But, despite those early experiences, Shields’ overwhelming message is to lean into hope, not despair.

“There’s so many kids that are going through similar things I went through,” she says. “And they feel hopeless.

“But God wanted me to use my story to tell them. So they can see. Look I made it, you guys can too.

“I wouldn’t wish what I went through on my worst enemy, that’s how bad it was, and I have a few enemies.”

One is Savannah Marshall. The Briton is the only person to beat Shields across her 12-year senior career, both amateur and professional.

Claressa Shields

That defeat came at the 2012 World Championships in China, a loss followed by an unbeaten decade – and an act of revenge in October 2022 when the American beat Marshall by unanimous decision to become the undisputed middleweight champion.

Shields defended that undisputed crown against Maricela Cornejo in June, taking her pro record to 14-0, and has been clear about her feelings regarding a Marshall rematch next year: Yes, but only on US turf.

A week in the company of Shields is filled with laughs, lovable bravado and endearing showmanship – by her own admission she has the “gift of the gab as well as the gift of the jab”.

“If there’s a girl who thinks she can beat me, she better wake up and stop dreaming,” she says.

It’s also a week filled with juxtapositions. Big-fight bling and glee mixes with discussion of the complex, difficult issues behind the poverty of opportunity in her past and Flint’s present. She’s happy to celebrate and advocate for her female boxing compatriots, while also trying to beat them up. Her only unequivocal words are saved for Marshall.

“I really love all women fighters,” she adds. “Because we are all fighting the same fight and we can’t do it without each other.

“Even after the fight [against Cornejo] I had so many good things to say about her and I wanted to send her off with some advice for her future fights. I do that with most girls. The only girl I haven’t done that with is Savannah Marshall because she’s not deserving of it. She’s a B word.”

“She was probably one of our better students,” Shields’ first coach Jason Crutchfield told BBC Sport’s Born to Brawl series in a moment of serious understatement.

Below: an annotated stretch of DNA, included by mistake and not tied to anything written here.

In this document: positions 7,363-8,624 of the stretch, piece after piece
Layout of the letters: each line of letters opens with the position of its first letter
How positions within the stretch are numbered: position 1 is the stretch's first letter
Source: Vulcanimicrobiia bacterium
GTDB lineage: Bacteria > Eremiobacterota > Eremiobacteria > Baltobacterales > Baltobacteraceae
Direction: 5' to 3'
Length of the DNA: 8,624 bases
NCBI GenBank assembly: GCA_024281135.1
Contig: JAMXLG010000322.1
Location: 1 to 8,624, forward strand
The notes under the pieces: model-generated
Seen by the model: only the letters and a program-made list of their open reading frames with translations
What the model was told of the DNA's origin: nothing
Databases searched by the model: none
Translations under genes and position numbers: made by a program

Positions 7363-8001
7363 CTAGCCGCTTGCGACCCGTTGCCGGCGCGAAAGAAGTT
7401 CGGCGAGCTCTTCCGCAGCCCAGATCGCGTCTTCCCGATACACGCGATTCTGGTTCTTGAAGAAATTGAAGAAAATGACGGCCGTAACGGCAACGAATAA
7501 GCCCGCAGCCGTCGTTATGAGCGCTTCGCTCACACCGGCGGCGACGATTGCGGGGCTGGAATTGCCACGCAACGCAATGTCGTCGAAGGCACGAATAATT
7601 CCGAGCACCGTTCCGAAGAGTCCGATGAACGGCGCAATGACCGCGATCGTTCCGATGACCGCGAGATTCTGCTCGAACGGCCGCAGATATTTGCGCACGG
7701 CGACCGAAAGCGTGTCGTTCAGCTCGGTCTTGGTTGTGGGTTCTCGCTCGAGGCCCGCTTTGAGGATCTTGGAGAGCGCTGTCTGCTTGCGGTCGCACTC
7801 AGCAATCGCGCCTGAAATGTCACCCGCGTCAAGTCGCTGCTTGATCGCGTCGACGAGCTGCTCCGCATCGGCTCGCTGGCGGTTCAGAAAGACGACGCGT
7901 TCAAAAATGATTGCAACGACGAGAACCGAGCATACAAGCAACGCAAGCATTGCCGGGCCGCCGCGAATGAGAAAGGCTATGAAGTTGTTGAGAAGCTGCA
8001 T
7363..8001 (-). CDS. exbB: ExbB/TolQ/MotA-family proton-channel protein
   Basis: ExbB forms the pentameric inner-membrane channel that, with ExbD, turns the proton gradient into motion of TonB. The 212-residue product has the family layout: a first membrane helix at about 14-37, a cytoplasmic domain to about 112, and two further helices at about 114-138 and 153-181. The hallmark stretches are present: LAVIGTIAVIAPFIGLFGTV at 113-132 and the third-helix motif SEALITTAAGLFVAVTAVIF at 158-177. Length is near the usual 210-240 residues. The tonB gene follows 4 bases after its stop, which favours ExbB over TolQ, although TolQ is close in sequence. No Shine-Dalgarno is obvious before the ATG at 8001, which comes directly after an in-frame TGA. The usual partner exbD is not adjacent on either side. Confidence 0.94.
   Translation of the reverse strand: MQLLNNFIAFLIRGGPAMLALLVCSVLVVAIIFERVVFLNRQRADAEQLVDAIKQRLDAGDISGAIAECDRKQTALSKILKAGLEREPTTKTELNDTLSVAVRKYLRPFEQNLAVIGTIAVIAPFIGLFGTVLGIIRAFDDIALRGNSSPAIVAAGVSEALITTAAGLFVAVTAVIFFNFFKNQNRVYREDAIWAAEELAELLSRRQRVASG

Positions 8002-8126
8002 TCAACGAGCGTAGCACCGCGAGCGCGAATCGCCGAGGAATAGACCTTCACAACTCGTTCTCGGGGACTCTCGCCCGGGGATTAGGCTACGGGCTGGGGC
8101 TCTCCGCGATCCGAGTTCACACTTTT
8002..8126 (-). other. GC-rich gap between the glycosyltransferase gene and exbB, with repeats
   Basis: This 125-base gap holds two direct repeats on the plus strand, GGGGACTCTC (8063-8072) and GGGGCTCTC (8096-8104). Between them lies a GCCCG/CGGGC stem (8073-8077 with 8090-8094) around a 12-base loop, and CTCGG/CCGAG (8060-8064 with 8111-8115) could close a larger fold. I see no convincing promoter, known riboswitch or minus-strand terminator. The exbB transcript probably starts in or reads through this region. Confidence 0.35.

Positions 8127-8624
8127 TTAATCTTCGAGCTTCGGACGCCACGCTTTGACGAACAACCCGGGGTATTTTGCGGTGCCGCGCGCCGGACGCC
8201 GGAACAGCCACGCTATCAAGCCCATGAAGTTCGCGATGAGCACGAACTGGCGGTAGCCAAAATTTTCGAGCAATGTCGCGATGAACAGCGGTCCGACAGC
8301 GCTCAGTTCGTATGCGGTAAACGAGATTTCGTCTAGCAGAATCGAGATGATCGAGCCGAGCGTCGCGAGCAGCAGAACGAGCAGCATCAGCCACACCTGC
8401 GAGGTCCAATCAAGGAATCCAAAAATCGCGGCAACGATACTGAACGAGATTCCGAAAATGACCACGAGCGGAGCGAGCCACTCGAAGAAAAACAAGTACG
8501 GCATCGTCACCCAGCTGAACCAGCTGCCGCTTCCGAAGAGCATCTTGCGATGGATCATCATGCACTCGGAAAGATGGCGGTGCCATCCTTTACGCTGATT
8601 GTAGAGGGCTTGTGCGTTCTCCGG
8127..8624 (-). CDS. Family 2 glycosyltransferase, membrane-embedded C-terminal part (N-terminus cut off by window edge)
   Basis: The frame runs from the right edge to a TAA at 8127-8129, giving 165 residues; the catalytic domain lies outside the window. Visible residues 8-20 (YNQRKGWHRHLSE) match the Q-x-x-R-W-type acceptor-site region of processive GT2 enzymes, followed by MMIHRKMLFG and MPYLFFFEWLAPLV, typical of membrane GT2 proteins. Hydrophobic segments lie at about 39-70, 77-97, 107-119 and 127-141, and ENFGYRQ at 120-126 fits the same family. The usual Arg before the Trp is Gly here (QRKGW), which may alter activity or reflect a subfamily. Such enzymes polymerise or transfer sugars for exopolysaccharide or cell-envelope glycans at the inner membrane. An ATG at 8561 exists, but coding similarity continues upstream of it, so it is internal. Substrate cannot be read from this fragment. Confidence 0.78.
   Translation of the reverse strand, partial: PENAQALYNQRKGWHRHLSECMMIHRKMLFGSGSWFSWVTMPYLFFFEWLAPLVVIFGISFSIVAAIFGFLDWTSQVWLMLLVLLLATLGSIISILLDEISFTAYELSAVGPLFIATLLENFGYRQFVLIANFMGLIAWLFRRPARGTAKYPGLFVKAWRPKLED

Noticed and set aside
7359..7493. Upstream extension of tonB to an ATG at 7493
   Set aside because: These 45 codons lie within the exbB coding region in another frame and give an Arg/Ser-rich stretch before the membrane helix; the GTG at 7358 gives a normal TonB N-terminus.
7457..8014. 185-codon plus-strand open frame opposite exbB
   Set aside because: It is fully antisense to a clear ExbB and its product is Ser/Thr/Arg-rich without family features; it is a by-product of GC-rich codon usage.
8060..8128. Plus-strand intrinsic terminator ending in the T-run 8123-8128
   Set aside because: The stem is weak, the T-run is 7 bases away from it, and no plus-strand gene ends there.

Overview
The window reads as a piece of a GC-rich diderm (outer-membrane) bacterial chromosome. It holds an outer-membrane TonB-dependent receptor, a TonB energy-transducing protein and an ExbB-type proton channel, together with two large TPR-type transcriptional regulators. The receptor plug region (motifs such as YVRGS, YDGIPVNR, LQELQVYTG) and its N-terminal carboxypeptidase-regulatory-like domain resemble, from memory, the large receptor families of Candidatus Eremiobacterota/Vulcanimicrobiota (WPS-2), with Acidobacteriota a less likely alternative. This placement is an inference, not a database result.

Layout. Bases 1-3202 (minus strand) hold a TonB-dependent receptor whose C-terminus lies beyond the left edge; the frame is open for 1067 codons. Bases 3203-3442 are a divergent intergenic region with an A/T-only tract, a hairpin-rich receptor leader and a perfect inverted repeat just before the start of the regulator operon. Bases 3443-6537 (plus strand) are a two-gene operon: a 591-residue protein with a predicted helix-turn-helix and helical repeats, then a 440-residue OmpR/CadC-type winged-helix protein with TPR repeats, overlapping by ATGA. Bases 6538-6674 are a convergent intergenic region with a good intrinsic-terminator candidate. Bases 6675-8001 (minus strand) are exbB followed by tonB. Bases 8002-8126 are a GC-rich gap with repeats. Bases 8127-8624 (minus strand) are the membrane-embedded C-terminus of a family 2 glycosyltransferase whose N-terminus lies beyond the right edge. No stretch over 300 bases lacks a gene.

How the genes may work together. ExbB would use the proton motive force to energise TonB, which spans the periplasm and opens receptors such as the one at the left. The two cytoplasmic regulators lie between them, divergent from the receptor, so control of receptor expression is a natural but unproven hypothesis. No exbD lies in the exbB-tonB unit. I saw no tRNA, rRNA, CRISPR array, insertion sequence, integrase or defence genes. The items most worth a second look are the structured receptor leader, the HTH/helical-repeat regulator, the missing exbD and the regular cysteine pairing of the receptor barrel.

Crutchfield found in Shields a hurt kid. “I had bad anger issues he can tell you,” Shields admits. “There was a bit of attitude,” Crutchfield says. “It was surprising to me for her to be able to listen and execute the way that she did.”

Claressa Shields

That anger and accuracy took Shields to London 2012 and Rio 2016 gold and two undisputed world championships.

It’s a journey that is inextricably linked with Flint and everything that happened to – and in – that town while Shields was growing up.

Flint defines Shields. But her experiences there don’t define her outlook.

“Don’t let it be that because you got raped, now you hate all men, you’re angry your whole life and keep blaming this person for what they did to you,” she says.

“It’s like, that makes them the victor you know, but they’re losers.

“I always think about the guy who attacked me when I was younger.

“He couldn’t even break a five-year-old mentally.

“He attacked me, he abused me and I still turned out to be all right. It gotta suck for him.”

And with that, the cameras are off, and Shields is off too. But not before one final statement.

Predictably, over a week of conversations, interviews and memories, it is Shields who sums up best the result of her 28 years so far.

“There is more to Claressa Shields than just being the loudmouth American,” she concludes.

There sure is.

Claressa Shields is walking around her hometown of Flint, Michigan.

Barking dogs are the soundtrack to a stroll down a street that bears the name of the two-time Olympic gold medallist, and undisputed middleweight world boxing champion.

As she walks, Shields, who some regard as the best women’s boxer of all time, is shouted congratulations from all sides of the road.